<?xml version="1.0" encoding="UTF-8"?>
<!DOCTYPE article PUBLIC "-//NLM//DTD JATS (Z39.96) Journal Publishing DTD v1.2d1 20170631//EN" "JATS-journalpublishing1.dtd">
      <JournalTitle>African Journal of Health Economics</JournalTitle>
      <Volume-Issue>Volume 2 Issue 1</Volume-Issue>
      <Season>June 2013</Season>
      <ArticleType>Review &amp; Research</ArticleType>
          <FirstName>Chinelo Enemuoh and Benjamin</FirstName>
      <Abstract>Objectives: There is an urgent need to achieve universal access to contraceptives in Nigeria. The paper presents new information about the level of use and expenditures on modern contraceptives in Nigeria. It also presents socio-economic and geographic differences in the use and expenditures on contraceptives. Methods: A cross-sectional quantitative study was undertaken in six states of the country. In each state, an urban and a rural area were selected for the study. Hence, there were a total of six urban and six rural sites from the six states. The number of respondents that were interviewed was 770 per state. A pre-tested interviewer-administered questionnaire was used to collect information from females in the randomly selected households. Data was on the current level of utilization and payments for different contraceptives of respondents were collected. Data was also collected on the demographic structure and the socioeconomic characteristics of the population. The data was examined for links between socio-economic status (SES) and geographic location with the key variables. Findings: A minority of the respondents (23.2%) stated that they had ever used any modern contraceptive method. Male condoms followed by oral contraceptive pills and injectables were the contraceptives that were mostly used by the respondents. Only 25.2% of the respondents had paid for any contraceptive within six months to the date of the interview. Male condoms followed by oral contraceptive pills were the most common contraceptives that people paid for. The highest average amount of expenditure on contraceptives was made for a unit of injectables. For only those that incurred expenditures, per unit monthly expenditures for the different contraceptives were US$ 0.79 for male condom; US$2.65 for female condom; US$1.29 for oral contraceptive pills; US$3.68 for injectables; US$13.51 for implants; and US$7.85 for IUD. Conclusion: There was low level of use of most modern contraceptives. However, people are spending a lot of money on contraceptives through mostly out-of-pocket expenditure. The poorest SES groups and rural dwellers were mostly adversely affected by expenditures on the contraceptives. Decision makers should find ways to reduce cost so as to increase affordability and develop payment mechanisms that will help to decrease the financial burden on the consumers and increase access to and utilisation of the modern contraceptives</Abstract>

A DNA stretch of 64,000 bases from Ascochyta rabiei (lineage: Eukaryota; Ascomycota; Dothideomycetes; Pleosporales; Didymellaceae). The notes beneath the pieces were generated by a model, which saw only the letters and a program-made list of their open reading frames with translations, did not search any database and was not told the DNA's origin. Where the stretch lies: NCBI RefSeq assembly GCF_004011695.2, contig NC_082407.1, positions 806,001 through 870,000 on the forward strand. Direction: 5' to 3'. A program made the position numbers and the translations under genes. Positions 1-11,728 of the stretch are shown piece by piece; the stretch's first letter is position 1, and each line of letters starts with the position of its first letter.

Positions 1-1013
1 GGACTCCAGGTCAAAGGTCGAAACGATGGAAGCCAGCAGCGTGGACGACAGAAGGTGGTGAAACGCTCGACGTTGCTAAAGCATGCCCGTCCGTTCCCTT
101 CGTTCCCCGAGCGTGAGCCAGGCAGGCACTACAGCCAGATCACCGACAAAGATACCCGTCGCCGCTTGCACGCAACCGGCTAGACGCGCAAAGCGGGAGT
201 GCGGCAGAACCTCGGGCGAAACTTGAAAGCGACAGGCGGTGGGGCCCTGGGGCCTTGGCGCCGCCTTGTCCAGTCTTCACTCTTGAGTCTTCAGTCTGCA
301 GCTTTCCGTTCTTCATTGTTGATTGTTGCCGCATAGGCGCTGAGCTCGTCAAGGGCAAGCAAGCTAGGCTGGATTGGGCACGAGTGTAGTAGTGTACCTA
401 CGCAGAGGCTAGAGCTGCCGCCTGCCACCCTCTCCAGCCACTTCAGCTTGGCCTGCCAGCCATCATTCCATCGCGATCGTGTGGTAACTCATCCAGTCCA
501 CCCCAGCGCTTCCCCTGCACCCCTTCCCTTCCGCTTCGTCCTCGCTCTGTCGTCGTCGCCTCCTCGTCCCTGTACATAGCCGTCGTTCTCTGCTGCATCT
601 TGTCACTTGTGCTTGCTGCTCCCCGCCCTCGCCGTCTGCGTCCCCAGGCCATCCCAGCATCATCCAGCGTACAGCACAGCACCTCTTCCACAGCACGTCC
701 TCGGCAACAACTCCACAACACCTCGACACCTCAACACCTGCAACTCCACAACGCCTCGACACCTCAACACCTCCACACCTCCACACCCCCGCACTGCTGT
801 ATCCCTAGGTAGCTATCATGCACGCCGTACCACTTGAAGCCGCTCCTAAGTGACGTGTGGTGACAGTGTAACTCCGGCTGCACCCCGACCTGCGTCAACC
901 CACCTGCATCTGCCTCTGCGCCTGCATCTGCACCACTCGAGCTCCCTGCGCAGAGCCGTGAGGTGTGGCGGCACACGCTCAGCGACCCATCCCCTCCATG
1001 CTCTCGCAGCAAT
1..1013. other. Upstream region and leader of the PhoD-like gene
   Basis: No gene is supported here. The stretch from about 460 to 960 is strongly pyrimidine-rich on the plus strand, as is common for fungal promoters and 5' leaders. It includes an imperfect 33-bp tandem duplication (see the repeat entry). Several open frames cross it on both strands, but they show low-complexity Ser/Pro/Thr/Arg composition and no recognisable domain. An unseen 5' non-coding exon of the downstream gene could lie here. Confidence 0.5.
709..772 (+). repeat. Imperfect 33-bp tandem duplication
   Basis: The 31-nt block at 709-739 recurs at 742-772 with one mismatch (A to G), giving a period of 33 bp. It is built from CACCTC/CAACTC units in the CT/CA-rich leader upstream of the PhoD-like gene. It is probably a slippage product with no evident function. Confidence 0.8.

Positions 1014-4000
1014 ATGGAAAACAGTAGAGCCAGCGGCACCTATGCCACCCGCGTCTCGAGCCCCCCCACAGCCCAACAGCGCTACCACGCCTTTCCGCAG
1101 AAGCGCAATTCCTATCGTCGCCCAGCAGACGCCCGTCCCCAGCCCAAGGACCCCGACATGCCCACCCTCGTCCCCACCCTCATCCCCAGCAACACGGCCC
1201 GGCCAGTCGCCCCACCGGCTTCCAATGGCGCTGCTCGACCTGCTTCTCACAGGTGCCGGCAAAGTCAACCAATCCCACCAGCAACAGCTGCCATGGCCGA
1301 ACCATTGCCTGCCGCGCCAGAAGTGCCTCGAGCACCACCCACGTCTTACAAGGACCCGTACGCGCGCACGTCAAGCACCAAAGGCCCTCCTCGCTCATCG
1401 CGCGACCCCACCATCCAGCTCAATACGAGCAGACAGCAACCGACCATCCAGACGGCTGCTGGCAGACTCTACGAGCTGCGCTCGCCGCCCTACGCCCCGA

<Keywords>Modern contraceptives; inequities; use; expenditures</Keywords>
        <Abstract>https://ajhe.org.in/ubijournal-v1copy/journals/abstract.php?article_id=2590&amp;title=ARE PEOPLE REALLY USING MODERN CONTRACEPTIVES AND HOW MUCH DO THEY PAY FOR THEM ?</Abstract>